24. 24. The Elasticity of Supply • Computing price elasticity of supply – Percentage change in quantity supplied divided by percentage change in price – Always positive • Midpoint method – Two points: (Q1, P1) and (Q2, P2) (Q2 − Q1 ) / [(Q2 + Q1 ) / 2 ] Price elasticity of supply = (P2 − P ) / [(P2 + P ) / 2 ] 1 1© 2011 Cengage Learning. All Rights Reserved. May not be copied, scanned, or duplicated, in whole or in part, except for use as 24permitted in a license distributed with a certain product or service or otherwise on a password-protected website for classroom use.
  25. 25. The Elasticity of Supply • Variety of supply curves – Supply is unit elastic • Price elasticity of supply = 1 – Supply is elastic • Price elasticity of supply > 1 – Supply is inelastic • Price elasticity of supply < 1© 2011 Cengage Learning. All Rights Reserved. May not be copied, scanned, or duplicated, in whole or in part, except for use as 25permitted in a license distributed with a certain product or service or otherwise on a password-protected website for classroom use.
  26. 26. The Elasticity of Supply • Variety of supply curves – Supply is perfectly inelastic • Price elasticity of supply = 0 • Supply curve – vertical – Supply is perfectly elastic • Price elasticity of supply = infinity • Supply curve – horizontal© 2011 Cengage Learning. All Rights Reserved. May not be copied, scanned, or duplicated, in whole or in part, except for use as 26permitted in a license distributed with a certain product or service or otherwise on a password-protected website for classroom use.
  27. 27. Figure 5The Price Elasticity of Supply (a, b) (a) Perfectly Inelastic Supply: (b) Inelastic Supply: Elasticity Is Elasticity Equals 0 Less Than 1 Price Price 1. An Supply 1. A 22% Supply increase increase in price… in price… $5 $5 2. … leads to 4 2. …leaves 4 a 10% increase the quantity in quantity supplied supplied unchanged 0 100 0 100 110 Quantity Quantity The price elasticity of supply determines whether the supply curve is steep or flat. Note that all percentage changes are calculated using the midpoint method.© 2011 Cengage Learning. All Rights Reserved. May not be copied, scanned, or duplicated, in whole or in part, except for use as 27permitted in a license distributed with a certain product or service or otherwise on a password-protected website for classroom use.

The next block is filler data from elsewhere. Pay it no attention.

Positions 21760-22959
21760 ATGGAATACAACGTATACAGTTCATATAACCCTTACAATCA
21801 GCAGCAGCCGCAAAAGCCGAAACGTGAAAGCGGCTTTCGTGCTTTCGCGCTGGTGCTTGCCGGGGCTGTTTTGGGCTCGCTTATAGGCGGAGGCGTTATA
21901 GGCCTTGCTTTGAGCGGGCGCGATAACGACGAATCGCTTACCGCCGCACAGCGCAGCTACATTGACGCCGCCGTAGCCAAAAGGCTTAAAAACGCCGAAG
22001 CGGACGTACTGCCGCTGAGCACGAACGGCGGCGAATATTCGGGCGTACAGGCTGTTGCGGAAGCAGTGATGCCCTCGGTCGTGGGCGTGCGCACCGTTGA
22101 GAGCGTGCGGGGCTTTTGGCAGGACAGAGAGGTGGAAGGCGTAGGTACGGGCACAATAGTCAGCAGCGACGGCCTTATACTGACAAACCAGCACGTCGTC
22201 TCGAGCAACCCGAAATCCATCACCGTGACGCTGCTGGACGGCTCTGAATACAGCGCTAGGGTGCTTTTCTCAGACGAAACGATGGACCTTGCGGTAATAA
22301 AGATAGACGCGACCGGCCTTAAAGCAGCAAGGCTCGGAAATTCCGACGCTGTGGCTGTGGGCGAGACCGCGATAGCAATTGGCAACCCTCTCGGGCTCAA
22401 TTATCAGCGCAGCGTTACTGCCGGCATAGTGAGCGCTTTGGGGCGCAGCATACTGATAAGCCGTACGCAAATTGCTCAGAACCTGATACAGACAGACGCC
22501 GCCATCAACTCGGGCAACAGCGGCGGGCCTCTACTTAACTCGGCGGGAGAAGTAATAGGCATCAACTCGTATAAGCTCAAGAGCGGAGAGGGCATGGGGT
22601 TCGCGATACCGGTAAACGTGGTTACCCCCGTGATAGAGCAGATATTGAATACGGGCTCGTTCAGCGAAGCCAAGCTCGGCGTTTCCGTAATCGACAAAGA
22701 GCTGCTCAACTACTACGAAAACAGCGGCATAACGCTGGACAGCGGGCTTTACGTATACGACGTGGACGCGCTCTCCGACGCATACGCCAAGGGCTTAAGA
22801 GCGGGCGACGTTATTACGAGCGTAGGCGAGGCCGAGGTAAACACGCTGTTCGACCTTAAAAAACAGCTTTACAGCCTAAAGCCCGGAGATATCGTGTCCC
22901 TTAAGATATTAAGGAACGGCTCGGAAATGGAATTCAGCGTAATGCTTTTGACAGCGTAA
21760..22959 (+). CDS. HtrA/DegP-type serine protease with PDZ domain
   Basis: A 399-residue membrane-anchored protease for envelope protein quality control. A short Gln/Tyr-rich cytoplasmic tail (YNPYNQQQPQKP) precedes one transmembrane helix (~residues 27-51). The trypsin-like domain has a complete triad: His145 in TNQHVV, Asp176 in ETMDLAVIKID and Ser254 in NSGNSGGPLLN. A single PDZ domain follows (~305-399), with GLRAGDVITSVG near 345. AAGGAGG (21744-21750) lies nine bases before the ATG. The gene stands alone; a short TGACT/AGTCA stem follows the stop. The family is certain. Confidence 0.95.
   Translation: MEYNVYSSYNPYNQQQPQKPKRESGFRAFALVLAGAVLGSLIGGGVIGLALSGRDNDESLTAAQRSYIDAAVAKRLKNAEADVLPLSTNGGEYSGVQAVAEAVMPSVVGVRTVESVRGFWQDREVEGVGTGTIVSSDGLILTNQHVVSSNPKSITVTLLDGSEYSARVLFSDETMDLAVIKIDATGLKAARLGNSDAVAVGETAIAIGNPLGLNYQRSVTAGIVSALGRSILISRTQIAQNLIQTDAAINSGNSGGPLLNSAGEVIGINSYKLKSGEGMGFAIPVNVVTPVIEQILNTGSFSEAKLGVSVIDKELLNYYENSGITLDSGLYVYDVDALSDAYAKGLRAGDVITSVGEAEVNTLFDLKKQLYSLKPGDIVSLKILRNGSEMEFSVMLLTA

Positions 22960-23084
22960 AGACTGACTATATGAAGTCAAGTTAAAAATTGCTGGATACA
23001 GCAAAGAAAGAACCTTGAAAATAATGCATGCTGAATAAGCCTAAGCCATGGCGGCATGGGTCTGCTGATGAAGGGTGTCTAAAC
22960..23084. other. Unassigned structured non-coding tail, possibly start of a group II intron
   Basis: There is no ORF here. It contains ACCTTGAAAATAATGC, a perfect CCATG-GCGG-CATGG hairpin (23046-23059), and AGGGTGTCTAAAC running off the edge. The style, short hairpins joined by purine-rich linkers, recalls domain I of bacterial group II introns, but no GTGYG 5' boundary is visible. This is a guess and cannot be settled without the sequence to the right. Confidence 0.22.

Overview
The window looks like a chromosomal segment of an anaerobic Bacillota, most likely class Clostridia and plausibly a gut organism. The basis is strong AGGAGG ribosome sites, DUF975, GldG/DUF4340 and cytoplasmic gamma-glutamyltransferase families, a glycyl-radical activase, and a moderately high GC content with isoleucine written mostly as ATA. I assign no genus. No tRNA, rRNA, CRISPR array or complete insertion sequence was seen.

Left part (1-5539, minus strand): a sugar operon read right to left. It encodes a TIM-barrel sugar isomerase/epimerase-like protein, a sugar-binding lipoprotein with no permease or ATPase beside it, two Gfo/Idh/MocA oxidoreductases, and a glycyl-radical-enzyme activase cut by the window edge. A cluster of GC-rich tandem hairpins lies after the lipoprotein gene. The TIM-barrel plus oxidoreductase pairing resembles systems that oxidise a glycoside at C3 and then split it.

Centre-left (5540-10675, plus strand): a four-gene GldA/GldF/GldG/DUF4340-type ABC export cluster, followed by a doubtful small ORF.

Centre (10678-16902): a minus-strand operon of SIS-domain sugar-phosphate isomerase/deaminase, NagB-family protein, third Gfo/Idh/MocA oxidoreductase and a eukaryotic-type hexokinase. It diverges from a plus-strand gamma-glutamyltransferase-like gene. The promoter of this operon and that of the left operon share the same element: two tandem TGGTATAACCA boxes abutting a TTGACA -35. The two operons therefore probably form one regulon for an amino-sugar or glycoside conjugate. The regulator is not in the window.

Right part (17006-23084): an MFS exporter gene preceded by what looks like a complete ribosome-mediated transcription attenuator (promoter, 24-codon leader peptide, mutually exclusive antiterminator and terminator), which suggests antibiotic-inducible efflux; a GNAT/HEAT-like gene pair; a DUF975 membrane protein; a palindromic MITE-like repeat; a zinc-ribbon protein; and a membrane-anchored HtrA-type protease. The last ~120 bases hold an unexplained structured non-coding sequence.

28. 28. Figure 5The Price Elasticity of Supply (c) (c) Unit Elastic Supply: Elasticity Equals 1 Price 1. A 22% Supply increase in price… $5 4 2. … leads to a 22% increase in quantity supplied 0 100 125 Quantity The price elasticity of supply determines whether the supply curve is steep or flat. Note that all percentage changes are calculated using the midpoint method.© 2011 Cengage Learning. All Rights Reserved. May not be copied, scanned, or duplicated, in whole or in part, except for use as 28permitted in a license distributed with a certain product or service or otherwise on a password-protected website for classroom use.
  29. 29. Figure 5The Price Elasticity of Supply (d, e) (d) Elastic Supply: Elasticity Is (e) Perfectly Elastic Supply: Greater Than 1 Elasticity Equals Infinity Price Price 1. At any 1. A 22% price above increase $4, quantity 2. At exactly $4, Supply supplied is in price… producers will infinite $5 supply any quantity 4 2. … leads to $4 Supply a 67% increase 3. At any price in quantity below $4, quantity supplied supplied is zero 0 100 50 0 Quantity Quantity The price elasticity of supply determines whether the supply curve is steep or flat. Note that all percentage changes are calculated using the midpoint method.© 2011 Cengage Learning. All Rights Reserved. May not be copied, scanned, or duplicated, in whole or in part, except for use as 29permitted in a license distributed with a certain product or service or otherwise on a password-protected website for classroom use.
  30. 30. Applications • Why Did OPEC Fail to Keep the Price of Oil High? – Increase in prices 1973-1974, 1971-1981 – Short-run: supply and demand are inelastic • Decrease in supply: large increase in price – Long-run: supply and demand are elastic • Decrease in supply: small increase in price© 2011 Cengage Learning. All Rights Reserved. May not be copied, scanned, or duplicated, in whole or in part, except for use as 30permitted in a license distributed with a certain product or service or otherwise on a password-protected website for classroom use.
  31. 31. Figure 8A Reduction in Supply in the World Market for Oil (a) The Oil Market in the Short Run (b) The Oil Market in the Long Run 1. In the short run, when supply 1. In the long run, when supply and demand are inelastic, a shift and demand are elastic, a shift Price Price in supply. . . in supply. . . S2 2. … leads S1 to a small S2 S1 P2 increase in price 2. … leads to P2 P1 a large P1 increase in price Demand Demand 0 Quantity 0 Quantity When the supply of oil falls, the response depends on the time horizon. In the short run, supply and demand are relatively inelastic, as in panel (a). Thus, when the supply curve shifts from S1 to S2, the price rises substantially. By contrast, in the long run, supply and demand are relatively elastic, as in panel (b). In this case, the same size shift in the supply curve (S1 to S2) causes a smaller increase in the price.© 2011 Cengage Learning. All Rights Reserved. May not be copied, scanned, or duplicated, in whole or in part, except for use as 31permitted in a license distributed with a certain product or service or otherwise on a password-protected website for classroom use.